Iran Khodro to resume car assembly in Syria
Iran Khodro has decided to return to Syria and resume production of vehicles in the war-torn country, the leading Iranian automaker says.
The company exported about 100 cars to Syria just recently but it now plans to restore its manufacturing site near Damascus, Iran Khodro Deputy CEO Saeed Tafazzoli said.
The decision follows the Syrian army’s recent advances on the ground, driving terrorists out of key territories around the capital and Aleppo.
Under a new agreement between Iran Khodro and Syria’s Siamco, the Iranian carmaker will stop producing the Samand sedan and manufacture Soren ELX, the compact Runna and the Dena family cars instead.
Tafazzoli said Iran Khodro is about to export 600 vehicles to Syria and another 500 cars to the neighboring Lebanon by the end of the year.
Siamco was Iran Khodro’s largest assembly site overseas producing the Syrian version of Samand called Sham before halting the operation in 2011 when a foreign-backed insurgency broke out in the Arab country.
Apart from car manufacturing, Iran is involved in power generation and construction of roads and grain silos in Syria.
The two countries have an ambitious plan for exports of Iranian electricity to Syria which would hook up their national grids to those of Iraq and Lebanon, creating the biggest power network in the Islamic world.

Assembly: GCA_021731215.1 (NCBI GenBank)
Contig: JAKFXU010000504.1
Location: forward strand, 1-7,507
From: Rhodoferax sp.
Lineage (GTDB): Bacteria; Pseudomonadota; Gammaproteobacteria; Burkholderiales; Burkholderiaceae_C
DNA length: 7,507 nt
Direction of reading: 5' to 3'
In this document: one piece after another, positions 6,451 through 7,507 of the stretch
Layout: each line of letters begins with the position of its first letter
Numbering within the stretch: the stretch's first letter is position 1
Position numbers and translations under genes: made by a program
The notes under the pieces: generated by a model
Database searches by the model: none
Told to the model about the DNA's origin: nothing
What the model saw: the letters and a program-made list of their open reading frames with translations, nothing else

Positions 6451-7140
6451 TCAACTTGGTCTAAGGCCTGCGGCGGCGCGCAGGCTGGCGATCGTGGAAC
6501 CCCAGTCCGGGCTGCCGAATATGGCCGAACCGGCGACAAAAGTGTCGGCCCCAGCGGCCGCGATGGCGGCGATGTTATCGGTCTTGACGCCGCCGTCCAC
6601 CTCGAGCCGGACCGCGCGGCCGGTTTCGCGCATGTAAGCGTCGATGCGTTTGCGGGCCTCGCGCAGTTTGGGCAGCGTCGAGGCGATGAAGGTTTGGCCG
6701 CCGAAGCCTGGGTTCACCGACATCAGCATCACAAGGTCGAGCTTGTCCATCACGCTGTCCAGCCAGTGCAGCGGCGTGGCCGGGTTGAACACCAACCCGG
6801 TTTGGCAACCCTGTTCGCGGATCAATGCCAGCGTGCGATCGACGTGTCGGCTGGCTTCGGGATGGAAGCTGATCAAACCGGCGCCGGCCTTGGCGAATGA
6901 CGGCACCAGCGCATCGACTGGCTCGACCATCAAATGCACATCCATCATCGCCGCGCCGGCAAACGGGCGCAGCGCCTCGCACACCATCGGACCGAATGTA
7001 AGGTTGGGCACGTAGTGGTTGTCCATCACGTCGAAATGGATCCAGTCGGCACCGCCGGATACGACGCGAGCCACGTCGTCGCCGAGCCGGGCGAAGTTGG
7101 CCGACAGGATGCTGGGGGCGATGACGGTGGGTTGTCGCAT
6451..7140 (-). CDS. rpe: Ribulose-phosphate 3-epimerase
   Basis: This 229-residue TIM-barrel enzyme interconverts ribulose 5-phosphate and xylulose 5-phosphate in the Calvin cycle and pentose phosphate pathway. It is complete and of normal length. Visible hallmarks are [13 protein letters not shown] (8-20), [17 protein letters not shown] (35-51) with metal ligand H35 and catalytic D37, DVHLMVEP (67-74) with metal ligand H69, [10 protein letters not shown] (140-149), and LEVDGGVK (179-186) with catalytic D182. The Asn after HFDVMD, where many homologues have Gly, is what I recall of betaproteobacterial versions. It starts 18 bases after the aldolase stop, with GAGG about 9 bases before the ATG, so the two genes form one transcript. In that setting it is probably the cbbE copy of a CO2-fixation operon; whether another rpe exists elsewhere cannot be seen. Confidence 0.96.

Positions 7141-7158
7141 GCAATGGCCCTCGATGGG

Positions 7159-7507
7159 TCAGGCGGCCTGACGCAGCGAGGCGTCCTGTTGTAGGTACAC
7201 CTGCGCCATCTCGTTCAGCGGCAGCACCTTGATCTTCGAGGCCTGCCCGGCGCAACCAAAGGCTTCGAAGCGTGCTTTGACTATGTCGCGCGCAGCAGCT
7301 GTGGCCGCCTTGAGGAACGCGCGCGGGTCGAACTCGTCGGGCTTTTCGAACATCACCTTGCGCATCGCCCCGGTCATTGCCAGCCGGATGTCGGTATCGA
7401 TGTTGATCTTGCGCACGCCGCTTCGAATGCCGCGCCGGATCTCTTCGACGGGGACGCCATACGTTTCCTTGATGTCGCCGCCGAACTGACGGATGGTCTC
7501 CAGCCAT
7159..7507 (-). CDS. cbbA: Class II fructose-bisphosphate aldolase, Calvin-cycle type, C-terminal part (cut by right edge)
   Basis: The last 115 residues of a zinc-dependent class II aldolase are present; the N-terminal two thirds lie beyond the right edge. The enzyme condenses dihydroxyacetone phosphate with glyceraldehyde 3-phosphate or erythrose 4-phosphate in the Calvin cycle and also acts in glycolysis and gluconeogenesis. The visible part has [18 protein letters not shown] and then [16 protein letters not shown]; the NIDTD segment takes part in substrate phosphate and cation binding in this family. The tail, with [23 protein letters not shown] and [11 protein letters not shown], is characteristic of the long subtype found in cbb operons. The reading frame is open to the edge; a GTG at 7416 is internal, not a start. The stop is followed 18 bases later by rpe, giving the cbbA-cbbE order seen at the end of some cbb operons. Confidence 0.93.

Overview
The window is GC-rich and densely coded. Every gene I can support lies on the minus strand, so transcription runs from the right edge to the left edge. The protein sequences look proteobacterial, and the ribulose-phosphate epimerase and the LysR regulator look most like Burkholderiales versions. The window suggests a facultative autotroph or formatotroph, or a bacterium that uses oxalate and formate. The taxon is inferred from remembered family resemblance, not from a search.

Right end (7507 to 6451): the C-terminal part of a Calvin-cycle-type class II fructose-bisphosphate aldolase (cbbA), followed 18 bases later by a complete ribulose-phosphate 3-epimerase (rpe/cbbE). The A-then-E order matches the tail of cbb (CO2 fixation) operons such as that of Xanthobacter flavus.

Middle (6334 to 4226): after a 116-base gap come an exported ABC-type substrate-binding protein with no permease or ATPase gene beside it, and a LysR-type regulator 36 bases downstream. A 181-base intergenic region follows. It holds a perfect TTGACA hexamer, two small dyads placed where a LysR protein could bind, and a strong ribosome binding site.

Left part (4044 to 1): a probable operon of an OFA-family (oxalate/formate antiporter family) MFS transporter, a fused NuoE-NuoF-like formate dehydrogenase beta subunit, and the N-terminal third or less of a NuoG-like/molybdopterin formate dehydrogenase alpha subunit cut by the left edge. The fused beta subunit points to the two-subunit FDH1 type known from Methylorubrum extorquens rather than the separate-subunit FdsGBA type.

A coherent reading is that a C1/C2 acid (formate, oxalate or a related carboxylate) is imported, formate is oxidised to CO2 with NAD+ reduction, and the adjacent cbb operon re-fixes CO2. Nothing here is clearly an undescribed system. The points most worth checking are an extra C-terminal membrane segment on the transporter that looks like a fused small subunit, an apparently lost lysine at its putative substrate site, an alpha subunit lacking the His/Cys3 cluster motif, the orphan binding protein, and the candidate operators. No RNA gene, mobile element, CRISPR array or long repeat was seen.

In July, Syrian President Bashar al-Assad signed a law ratifying a $1 billion credit line from Iran to buy goods and fund projects.
At the time, Syrian Prime Minister Wael al-Halqi told Russia’s Sputnik news agency that Damascus and Tehran had a batch of joint oil and gas projects in the pipeline worth an estimated $3.6 billion.
Halqi said the two Muslim countries were planning to step up their bilateral cooperation in all major economic sectors, from agriculture and transport to energy.
When asked to put a price tag on the total planned joint projects, Halqi gave an estimate of $1 billion in healthcare and social programs, and $3.6 billion in oil and gas projects.
Damascus was a major ally of Tehran during eight years of Iran’s war with the former Iraqi dictator Saddam Hussein in the 1980s.